The type of, leukemia that, Stella had is, not only quite rare. And it only occurs in things is actually, it's rather, it's a new discovery. So we didn't really know about this particular type of leukemia, until really just a few years ago, to a point that.
There was not even a appropriate test to identify. even with sequencing, this was not known. It was not even, really picked up. So when, Casey reached out to me, that, Stella had relapsed after transplant and nothing work working. I actually, I questioned whether, based on her age, And how, she hadn't responded.
So I actually, I questioned whether this could be the type of leukemia we call the CBF or Ram phenotype. And, so we actually went back to the company that originally had sequenced Stella, and that they reported that there was no, fusion CF. I said, can you look at it again, looking specifically for this fusion?
And I went back and looked at, it said, oh yes, here its. So that was actually the first thing we actually were able to, because of our suspicions and cause this was a sort new, glass of AML, if you will. once we, found out that, this is the particularly high risk that. Then the question comes, how do we approach treating Stella?
And this is where there was really there's no, there was no, therapy. There's no established way. All we knew is that with our standard approach, basically none of these patients there very patients and it's only cause they're really. Dealing with graft post disease after transplant, which is, has its own issues. once we've, found that out, then we said we cannot use standard approach with standard chemotherapy and treat this. I know that Casey and, Jed, they were, really very thoughtful folks actually, but we talked to. Pretty much everyone possible, in the country. And, and, based on, really some of the discussions that we had, they, they decided to come to Seattle. one thing is that once, you relapse after bone marrow transplant the disease by the nature of the disease, probably the most intensive therapy that can, so these are highly resistant of refactory, cells. So when they came here, we, tried. several, approaches. One of the things that we did was we actually sent her leukemia cells to be tested against all available drugs.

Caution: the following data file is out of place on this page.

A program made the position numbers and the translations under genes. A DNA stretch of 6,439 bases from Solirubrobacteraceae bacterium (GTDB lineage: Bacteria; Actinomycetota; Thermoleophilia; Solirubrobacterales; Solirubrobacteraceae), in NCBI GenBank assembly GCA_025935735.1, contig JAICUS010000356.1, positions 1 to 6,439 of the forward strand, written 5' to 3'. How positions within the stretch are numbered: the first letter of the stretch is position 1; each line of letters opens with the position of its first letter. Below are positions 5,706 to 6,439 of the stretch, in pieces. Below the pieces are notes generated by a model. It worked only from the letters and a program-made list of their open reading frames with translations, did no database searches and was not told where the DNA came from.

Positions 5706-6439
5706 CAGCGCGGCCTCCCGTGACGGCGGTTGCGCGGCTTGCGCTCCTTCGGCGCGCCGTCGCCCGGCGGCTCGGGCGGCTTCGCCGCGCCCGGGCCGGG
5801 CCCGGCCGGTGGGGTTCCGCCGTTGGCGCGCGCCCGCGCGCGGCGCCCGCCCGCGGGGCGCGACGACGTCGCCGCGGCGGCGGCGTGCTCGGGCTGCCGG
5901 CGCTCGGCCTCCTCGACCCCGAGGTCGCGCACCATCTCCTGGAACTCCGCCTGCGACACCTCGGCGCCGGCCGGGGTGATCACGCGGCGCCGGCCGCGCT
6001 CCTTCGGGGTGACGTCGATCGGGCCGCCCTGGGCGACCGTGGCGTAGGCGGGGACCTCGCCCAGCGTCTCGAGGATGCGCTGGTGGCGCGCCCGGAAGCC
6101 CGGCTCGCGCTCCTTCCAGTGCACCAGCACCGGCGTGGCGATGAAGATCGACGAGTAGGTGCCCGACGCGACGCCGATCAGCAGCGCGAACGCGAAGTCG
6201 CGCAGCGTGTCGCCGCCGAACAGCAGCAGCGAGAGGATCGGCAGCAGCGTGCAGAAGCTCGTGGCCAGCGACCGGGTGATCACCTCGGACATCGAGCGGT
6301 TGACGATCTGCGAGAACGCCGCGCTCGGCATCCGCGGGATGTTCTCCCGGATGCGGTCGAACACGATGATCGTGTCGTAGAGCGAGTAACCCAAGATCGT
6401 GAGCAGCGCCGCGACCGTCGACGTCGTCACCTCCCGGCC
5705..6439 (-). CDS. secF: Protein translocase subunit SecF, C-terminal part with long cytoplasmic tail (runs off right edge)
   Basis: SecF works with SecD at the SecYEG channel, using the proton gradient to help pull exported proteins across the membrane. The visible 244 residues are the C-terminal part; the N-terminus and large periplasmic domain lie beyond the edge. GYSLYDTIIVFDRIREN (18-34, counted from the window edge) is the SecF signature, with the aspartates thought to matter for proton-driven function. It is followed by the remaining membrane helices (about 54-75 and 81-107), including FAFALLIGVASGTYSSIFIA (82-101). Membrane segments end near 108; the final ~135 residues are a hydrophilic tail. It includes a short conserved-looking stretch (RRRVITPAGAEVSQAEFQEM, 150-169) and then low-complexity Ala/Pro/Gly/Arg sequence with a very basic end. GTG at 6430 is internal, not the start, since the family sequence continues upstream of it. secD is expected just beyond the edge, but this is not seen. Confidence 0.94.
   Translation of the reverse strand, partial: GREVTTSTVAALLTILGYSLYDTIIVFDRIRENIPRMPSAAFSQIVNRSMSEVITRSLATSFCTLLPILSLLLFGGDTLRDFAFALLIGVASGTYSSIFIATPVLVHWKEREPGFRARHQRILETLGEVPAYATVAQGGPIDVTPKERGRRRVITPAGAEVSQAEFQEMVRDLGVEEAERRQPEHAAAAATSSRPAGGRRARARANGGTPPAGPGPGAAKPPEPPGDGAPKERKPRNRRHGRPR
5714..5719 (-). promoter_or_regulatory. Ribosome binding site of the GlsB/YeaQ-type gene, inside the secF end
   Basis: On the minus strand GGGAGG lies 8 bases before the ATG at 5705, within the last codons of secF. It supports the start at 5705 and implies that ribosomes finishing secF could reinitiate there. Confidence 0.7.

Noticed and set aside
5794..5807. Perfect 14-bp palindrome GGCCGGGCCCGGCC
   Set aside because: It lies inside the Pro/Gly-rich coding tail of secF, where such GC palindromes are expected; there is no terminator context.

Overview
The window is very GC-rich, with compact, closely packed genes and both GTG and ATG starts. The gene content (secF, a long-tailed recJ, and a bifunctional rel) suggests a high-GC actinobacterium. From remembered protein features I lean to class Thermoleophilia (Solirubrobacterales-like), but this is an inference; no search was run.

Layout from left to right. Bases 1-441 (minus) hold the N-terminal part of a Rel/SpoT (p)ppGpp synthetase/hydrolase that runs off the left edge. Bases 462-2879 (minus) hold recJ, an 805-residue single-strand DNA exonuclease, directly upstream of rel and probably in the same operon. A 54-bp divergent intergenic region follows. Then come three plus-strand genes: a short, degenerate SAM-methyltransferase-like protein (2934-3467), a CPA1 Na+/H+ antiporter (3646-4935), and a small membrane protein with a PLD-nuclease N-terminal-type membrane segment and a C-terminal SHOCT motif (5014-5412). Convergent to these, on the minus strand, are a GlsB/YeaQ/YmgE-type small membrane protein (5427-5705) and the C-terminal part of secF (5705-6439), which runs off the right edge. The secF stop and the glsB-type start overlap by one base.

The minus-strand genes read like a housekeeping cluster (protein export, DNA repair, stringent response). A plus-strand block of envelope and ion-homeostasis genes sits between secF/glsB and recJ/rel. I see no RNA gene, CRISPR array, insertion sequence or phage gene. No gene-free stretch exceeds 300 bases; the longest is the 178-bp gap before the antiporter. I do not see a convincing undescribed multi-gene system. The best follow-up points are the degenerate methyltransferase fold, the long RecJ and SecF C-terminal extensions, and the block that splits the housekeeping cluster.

And no, not only, not actually one of the, surprising finding was that her leukemia not only did not respond to any of that conventional drugs that we usually test for in one case actually even grew better. Presence of it. Antica it's basically was really remarkable. I'd never seen anything like that.
And we also reached outer who, one of the biggest laboratories
at that time, we had looked at what are some of the targets that are expressed on, On Stella's leukemia. And one of the drugs that was expressed, the protein called the plane and, was trying to see any proteins that are expressed that have available drug for. And the frame was something was developed for multiple myeloma and, Actually, I'm sorry, not for melanoma. and, the company that was, had developed that drug for melanoma, they, they agreed to allow us to give that their draw, to Stella. And that was basically. Almost that first in human for AML. So they had tested it in melanoma, but not in AML. So while we were waiting for that, we tried couple of drugs.
We tried the drug called Venetoclax at the time. it was approved in adults, but we had no data. The, so there was a promising block and unfortunately she did not respond to them in, we tried another. Drug, it's called D one inhibitor signal cells that not so unfortunately getting worse to point that she had so much leukemia that.
Liver was completely pulled between our was. And, so finally we were able to deliver, crane. And unfortunately, although, we knew that the target is expressed and we knew that, this drug is supposed. At the very first dose level. We're not even sure if we're delivering enough of that was there.